A couple of years ago, on a day I had taken off from work, I took my car to the local dealership for some routine servicing. When I arrived the dealer said they did not have my appointment logged in their calendar and were completely booked for the day. The dealer was very apologetic and said they would check with their other service location to see if they could work me in. I was frustrated with the change but impressed how they worked hard to make it right.
Upon arriving at the alternate location, I was immediately greeted by the service technician who echoed the apologies for the mix-up, offered me a free loaner car for the day and a token for a free car wash. I am thinking, “Wow, these guys really care about making me happy.” I also noticed a gentleman standing off to the side who eventually came over and introduced himself as the service manager. He too iterated their apology for the mix-up and offered to do anything to make the experience better. As I declined needing anything else and started to get into the loaner car he lingered nearby and finally approached me one again and said, “Hey, if you get a survey about your experience with us please remember that it was the other location that screwed up, not us.” My feeling of being impressed with their care and attention to me suddenly turned into feeling as if this was all about just getting a score. I wanted to give them a “10”, but now it felt as if doing so would re-enforce that his request earned the score and not the service I received. This is certainly not an isolated example or even the least direct illustration of asking for the top score, but it always resonates as organizations not understanding what CX is truly about. It’s like forcing my kids to apologize to each other. They may say sorry, but it doesn’t create genuine feelings of remorse.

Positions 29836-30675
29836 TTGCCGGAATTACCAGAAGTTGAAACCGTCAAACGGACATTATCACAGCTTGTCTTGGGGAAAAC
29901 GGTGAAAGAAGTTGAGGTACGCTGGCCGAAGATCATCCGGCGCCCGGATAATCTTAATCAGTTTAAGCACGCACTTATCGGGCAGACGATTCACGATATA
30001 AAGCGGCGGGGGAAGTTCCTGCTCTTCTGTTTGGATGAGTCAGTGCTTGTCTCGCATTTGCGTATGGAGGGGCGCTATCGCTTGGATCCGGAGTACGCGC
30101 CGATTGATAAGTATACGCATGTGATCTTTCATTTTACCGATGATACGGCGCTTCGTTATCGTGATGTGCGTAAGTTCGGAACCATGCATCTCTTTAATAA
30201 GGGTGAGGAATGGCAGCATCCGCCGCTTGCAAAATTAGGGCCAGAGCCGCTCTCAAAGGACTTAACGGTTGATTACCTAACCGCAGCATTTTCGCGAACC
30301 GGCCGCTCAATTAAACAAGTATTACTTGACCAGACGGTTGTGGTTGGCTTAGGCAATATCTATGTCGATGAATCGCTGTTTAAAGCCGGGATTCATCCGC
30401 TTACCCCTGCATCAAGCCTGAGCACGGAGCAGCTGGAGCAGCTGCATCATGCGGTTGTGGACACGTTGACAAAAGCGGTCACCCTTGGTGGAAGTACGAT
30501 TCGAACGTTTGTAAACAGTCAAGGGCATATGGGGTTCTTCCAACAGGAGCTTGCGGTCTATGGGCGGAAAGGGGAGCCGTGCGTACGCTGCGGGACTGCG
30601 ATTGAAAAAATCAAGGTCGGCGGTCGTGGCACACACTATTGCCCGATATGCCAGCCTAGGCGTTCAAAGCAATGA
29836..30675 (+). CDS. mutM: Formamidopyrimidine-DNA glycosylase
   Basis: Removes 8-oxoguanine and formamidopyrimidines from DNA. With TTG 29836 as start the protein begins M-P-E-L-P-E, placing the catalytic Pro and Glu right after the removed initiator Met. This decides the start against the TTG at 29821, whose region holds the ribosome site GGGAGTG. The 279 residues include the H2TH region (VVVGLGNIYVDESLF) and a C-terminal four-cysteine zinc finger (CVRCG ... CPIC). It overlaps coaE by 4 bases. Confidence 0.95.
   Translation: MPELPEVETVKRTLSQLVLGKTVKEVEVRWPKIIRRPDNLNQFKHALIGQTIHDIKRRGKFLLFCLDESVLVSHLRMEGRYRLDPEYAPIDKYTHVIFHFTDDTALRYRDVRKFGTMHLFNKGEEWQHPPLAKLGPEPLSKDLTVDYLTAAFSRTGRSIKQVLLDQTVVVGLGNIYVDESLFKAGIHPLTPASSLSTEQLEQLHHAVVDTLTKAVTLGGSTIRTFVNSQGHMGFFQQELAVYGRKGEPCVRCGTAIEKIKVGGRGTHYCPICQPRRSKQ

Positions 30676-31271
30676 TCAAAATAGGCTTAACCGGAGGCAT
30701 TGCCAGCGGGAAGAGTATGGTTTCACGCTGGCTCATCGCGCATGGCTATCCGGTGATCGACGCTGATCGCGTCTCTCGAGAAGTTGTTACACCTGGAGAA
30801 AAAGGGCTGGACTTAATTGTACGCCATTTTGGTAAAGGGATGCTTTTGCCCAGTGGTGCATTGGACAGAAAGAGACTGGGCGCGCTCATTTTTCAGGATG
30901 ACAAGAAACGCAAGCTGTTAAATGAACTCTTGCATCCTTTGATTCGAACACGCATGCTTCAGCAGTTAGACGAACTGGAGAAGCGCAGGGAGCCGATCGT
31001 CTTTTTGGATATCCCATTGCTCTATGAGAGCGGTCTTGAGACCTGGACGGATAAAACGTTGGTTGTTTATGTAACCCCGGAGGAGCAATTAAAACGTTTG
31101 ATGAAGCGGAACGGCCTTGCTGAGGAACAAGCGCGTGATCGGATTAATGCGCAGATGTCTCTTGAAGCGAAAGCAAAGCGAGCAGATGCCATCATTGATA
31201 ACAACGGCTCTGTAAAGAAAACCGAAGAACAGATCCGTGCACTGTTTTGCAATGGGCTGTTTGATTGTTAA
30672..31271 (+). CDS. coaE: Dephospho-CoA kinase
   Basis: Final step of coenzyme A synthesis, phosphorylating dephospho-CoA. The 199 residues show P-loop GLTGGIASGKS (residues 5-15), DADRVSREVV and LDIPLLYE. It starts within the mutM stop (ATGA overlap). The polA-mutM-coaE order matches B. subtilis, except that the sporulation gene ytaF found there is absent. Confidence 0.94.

A Widespread Problem
Over the past year, I have observed more and more organizations placing an explicit focus on the importance of delivering an exceptional customer experience. With this is a growing acceptance that the customer experience an organization provides is the difference between greater financial successes or losses. While most companies still struggle to align all of their organizational efforts around CX, the momentum is headed in the right direction. Unfortunately, with this momentum has come an increase in the number of requests for customers to “give” the company, agent, service rep., sales person, etc. the highest score. “Anything less than the highest score is like saying we are failing” is a common statement. In the past 12 months, I have personally experienced this in hotels, satellite installation, airline cleaning crews, insurance agents and of course my automotive dealer. If the end goal of improving the customer experience is to improve business results, then the promotion of artificially inflated scores will not help in this effort but rather hurt it. I wonder how many people give the top score because they were asked, because they worry the person they are evaluating would see a lower score, because the employee is waiting for you to give them the survey card before they leave or simply for fear that it could impact the future service you would receive.